In the end, Bill Widmer didn't have to decide if he was going to resign from his seat on the Atherton City Council to take a job he had been offered in the Southern California city of Rancho Palos Verdes.
The offer to become the new city manager there was rescinded on Monday night, Dec. 22, less than a week after the council there had unanimously approved a contract with Mr. Widmer. In a press release the city said it was "unable to come to an agreement" with Mr. Widmer over the contract and had therefore rescinded the job offer.
The Rancho Palos Verdes council, in a closed session with its city attorney voted 4-1 to rescind the job offer and continue with its search for a new city manager.
Mr. Widmer surprised many on Dec. 17 when it was reported he had been named the new city manager in Rancho Palos Verdes. Then he surprised them again when he said he didn't plan to immediately move from Atherton or resign his council seat. The new job was to start Jan. 1.
That decision raised a bit of a flap in both cities. In Rancho Palos Verdes the City Council was flooded with emails saying that if Mr. Widmer couldn't commit to their city he shouldn't be hired.
In Atherton, the new mayor, Councilman Rick DeGolia, asked Mr. Widmer to resign. "If Bill knows that he will have to resign at some point over the next year, then it is in Atherton's best interests for him to do that now," he said. "I have communicated that to him."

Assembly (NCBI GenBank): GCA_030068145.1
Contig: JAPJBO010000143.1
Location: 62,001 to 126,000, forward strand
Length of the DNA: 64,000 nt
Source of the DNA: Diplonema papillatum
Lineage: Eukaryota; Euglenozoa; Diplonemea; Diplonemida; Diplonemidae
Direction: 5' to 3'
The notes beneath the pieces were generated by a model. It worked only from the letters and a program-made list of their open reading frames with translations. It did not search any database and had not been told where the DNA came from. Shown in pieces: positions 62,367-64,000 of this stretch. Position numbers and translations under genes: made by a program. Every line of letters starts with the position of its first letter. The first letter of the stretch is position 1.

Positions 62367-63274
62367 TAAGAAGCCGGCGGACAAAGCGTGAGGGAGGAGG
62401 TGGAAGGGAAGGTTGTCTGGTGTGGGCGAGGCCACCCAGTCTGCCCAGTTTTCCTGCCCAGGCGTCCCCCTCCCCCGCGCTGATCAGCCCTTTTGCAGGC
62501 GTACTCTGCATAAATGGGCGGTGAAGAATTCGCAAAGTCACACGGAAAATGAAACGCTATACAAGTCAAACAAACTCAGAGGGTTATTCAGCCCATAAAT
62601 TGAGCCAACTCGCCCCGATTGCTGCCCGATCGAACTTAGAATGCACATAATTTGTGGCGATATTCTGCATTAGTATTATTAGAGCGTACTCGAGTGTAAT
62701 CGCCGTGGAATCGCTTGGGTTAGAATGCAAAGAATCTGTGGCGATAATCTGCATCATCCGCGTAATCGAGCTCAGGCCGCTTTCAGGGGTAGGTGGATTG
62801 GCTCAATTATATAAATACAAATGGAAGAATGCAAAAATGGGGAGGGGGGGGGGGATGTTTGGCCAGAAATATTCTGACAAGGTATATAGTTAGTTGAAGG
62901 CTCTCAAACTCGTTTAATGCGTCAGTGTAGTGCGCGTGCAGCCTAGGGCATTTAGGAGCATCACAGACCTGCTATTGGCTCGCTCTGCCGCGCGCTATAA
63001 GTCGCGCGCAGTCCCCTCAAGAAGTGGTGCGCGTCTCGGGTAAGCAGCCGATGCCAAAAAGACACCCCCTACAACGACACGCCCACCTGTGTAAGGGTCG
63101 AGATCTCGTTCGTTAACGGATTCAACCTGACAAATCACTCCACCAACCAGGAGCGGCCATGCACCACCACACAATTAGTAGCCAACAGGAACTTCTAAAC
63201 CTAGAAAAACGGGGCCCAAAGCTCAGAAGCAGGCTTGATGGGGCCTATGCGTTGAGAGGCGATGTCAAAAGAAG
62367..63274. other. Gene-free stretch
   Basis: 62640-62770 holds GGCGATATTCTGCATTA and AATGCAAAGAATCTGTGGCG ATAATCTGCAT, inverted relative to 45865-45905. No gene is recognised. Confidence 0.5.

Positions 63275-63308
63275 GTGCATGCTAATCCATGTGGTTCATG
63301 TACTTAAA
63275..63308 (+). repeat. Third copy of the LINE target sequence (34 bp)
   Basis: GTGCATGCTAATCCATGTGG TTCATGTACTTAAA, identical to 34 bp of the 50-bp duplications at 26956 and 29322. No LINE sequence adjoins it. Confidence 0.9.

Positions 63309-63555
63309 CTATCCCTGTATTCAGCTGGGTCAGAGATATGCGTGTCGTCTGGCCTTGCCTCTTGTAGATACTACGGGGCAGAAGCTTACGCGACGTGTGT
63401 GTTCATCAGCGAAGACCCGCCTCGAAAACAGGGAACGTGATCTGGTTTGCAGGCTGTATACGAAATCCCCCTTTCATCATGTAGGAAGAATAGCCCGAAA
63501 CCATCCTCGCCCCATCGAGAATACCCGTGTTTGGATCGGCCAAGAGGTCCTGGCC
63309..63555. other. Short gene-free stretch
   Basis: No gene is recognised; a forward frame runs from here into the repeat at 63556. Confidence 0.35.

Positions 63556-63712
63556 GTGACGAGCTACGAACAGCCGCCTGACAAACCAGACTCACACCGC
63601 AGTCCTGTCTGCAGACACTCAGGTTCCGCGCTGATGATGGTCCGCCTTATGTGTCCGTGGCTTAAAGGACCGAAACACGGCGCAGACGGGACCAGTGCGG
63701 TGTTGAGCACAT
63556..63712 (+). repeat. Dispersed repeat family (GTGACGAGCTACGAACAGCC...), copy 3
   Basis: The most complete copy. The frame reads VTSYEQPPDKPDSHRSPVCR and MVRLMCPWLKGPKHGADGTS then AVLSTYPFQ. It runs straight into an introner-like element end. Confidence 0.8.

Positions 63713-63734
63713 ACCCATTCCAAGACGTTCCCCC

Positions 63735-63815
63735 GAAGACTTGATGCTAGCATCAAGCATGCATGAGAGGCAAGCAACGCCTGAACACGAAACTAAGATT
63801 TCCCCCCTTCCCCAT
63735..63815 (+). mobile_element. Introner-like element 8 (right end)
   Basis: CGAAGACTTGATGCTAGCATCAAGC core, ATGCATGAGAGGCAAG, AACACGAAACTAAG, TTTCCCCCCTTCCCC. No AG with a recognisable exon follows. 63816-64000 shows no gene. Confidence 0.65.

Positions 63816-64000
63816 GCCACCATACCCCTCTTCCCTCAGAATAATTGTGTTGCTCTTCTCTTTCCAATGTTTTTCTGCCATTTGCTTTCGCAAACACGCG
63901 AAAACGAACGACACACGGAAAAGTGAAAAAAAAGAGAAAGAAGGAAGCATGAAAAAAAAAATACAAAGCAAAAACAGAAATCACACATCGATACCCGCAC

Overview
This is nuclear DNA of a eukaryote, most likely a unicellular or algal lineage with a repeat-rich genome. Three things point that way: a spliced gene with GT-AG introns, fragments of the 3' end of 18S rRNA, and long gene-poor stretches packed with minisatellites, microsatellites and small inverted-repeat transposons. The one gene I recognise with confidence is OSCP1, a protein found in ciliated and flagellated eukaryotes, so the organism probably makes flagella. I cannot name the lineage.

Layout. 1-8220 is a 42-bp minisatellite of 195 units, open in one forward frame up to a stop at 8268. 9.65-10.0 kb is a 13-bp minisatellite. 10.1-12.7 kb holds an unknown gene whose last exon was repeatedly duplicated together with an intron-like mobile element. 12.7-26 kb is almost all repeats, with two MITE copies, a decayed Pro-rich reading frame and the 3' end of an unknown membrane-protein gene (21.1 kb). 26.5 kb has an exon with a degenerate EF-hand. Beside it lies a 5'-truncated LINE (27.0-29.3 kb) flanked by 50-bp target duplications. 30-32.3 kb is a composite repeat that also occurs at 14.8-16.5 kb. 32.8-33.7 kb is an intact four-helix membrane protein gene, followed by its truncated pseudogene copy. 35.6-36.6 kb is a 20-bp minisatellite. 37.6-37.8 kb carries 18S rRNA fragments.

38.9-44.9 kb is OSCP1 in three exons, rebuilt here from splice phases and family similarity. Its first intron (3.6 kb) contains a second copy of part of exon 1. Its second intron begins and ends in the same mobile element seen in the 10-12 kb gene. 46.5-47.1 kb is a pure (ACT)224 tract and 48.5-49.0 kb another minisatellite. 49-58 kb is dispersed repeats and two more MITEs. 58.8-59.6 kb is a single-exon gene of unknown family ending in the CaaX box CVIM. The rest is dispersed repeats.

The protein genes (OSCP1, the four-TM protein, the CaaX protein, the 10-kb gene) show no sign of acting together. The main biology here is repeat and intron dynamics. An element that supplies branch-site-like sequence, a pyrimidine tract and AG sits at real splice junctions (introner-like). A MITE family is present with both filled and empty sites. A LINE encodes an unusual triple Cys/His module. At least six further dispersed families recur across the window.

Other than his four-year term on the Atherton City Council, Mr. Widmer has no experience working in the public sector. He has worked in management for private sector high-tech companies locally and internationally, and currently has a management consulting practice. He has a bachelor's degree in computer sciences and an MBA from Texas Christian University, and completed an executive program at the Kellogg School of Management at Northwestern University.
Mr. Widmer's council colleagues found out about the new job only because Atherton City Manager George Rodericks was contacted on Dec. 17 by reporter Megan Barnes of the Daily Breeze, based in Torrance, California, for a comment on the $215,000-a-year contract with Mr. Widmer that had just been approved by the Rancho Palos Verdes City Council.
Mr. Widmer did not mention his new job at the Atherton council meeting that night, but told other council members after the meeting, after Mr. Rodericks told him he knew about it.
The contract posted online by Rancho Palos Verdes said Mr. Widmer "will relocate from his current residence to another residence that is within or near the city" but also offered him a "temporary travel and housing allowance" of $3,000 per month starting Jan. 1 for a maximum of nine months.
The contact also stated that Mr. Widmer was not allowed to "spend more than an average of four hours per week in ... non-employer related business without the prior approval of the council." Mr. Widmer said he now spends 20 to 30 hours a week on Atherton council business.
When the mayor and others started asking for his resignation, Mr. Widmer said he was not ready to do so. "I'm not going to be bullied out of office. I'll make my own decision in my own good time," he said.